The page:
MYC4--Denmark's answer to financing the 'unfundable'.

Author:Versi, Anver

A Danish entrepreneur has come up with a novel and bold idea to raise finance for Africa's small-scale businesses. The MyC4 concept, using a website and modifying the principles of eBay, has been phenomenally successful over a short time it has been in existence. Anver Versi has the details.


Mads Kjaer walked into the meeting room where his colleagues, Ina Cordelia Pontoppidan and Alette Pramming, had been briefing me about MyC4, and announced "the baby is doing fine. It is crawling but will soon start to walk".

The 'baby' is of course Kjaer's passion, a new web-based system dedicated to raising business loans for Africa's millions of small-scale entrepreneurs. Why MyC4? "It stands for something or somebody you care for," explained Ina Pontoppidan.

The large open-plan office in the fashionable heart of Copenhagen city was thrumming with activity. Light poured in from the large windows (since they don't get a lot of it, Danes worship natural light) illuminating a variety of artwork including a big, gnarled carving from Mozambique and several posters on an African theme.

MyC4 had been launched only in October--hence Kjaer's reference to it as 'the baby'; but, as Ghanaians would say, it was a baby born with teeth. It was already changing lives for the better, especially in Uganda which was the focus of operations.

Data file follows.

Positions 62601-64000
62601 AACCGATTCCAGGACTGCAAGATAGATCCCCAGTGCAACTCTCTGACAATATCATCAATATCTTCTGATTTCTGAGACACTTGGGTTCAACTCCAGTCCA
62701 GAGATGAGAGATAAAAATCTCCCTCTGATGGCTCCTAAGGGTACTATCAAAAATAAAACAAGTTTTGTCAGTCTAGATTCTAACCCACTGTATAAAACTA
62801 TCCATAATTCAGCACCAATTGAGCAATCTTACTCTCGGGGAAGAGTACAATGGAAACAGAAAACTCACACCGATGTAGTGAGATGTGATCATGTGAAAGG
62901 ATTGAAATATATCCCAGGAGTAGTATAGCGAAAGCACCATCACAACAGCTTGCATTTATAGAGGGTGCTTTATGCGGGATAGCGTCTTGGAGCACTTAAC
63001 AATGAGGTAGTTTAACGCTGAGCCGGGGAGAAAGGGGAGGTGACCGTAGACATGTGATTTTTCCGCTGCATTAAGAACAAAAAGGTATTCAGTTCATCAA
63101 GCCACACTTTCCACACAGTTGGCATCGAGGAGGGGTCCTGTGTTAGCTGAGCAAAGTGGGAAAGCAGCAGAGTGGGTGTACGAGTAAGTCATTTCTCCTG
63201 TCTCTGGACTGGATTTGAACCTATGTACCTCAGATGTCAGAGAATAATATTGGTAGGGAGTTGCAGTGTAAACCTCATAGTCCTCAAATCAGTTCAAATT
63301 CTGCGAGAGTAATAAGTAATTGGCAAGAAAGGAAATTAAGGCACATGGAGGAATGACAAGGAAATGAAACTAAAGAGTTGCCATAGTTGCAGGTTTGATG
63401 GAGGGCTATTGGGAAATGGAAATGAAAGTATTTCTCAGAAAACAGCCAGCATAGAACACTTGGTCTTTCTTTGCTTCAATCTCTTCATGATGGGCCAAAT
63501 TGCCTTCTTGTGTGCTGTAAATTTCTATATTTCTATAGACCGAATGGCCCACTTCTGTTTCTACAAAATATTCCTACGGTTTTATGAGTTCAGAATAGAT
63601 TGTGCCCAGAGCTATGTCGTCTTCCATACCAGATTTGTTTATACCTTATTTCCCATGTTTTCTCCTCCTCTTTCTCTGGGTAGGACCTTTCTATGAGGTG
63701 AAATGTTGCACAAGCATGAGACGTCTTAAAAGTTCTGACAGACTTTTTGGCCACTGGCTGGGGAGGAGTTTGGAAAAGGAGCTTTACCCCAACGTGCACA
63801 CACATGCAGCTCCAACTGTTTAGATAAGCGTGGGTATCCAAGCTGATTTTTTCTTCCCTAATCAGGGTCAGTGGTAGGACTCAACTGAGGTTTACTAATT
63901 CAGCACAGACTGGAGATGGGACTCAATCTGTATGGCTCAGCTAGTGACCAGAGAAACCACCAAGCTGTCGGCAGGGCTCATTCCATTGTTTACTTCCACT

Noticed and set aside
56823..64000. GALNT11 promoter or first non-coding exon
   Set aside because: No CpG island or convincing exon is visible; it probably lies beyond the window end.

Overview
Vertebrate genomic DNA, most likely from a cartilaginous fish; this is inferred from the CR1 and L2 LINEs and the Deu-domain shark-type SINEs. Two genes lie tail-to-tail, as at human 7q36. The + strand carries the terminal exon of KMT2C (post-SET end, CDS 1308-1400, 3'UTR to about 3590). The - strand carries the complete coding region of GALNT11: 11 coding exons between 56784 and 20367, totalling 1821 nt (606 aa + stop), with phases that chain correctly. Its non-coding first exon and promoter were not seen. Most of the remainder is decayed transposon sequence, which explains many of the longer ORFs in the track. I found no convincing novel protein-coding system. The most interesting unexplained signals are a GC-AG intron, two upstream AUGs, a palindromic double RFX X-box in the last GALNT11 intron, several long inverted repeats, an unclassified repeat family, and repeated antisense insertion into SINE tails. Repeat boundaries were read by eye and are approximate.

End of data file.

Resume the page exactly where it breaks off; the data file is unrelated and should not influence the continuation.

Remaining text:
Essentially the concept is simple. The genius lies in combining disparate elements, such as the buying-by-auction system pioneered by eBay and modern technology in the use of websites to solve one of the most critical issues of Africa today--sourcing financing for the 'unfundable' in Africa, to coin a phrase.

"The aim of MyC4," Kjaer says, "is to help eradicate poverty in line with the UN's Millennium Development Goals (MDGs). We do this not through charity but by bringing people together in business deals at the best market price." Kjaer, Ethiopia's honorary councillor in Denmark, has 24-years business experience in Africa, mainly in East Africa where he exports cars through a Nissan dealership. He knows all about the poverty in the slum areas that surround African cities.

He also knows not just how enterprising the average African is but also how obstacles conspire to crush aspirations and nail people to the bottom.

"Finding finance to stabilise or expand a small business is almost an impossible dream for even the most determined people in these sort of areas," he says.

Small-scale entrepreneurs, those who run tea stalls, small restaurants, shops, tailoring outfits, reach a certain point then stop. Expenses--rents, food, clothing, schooling for the kids, etc, eat up all savings. There is no...

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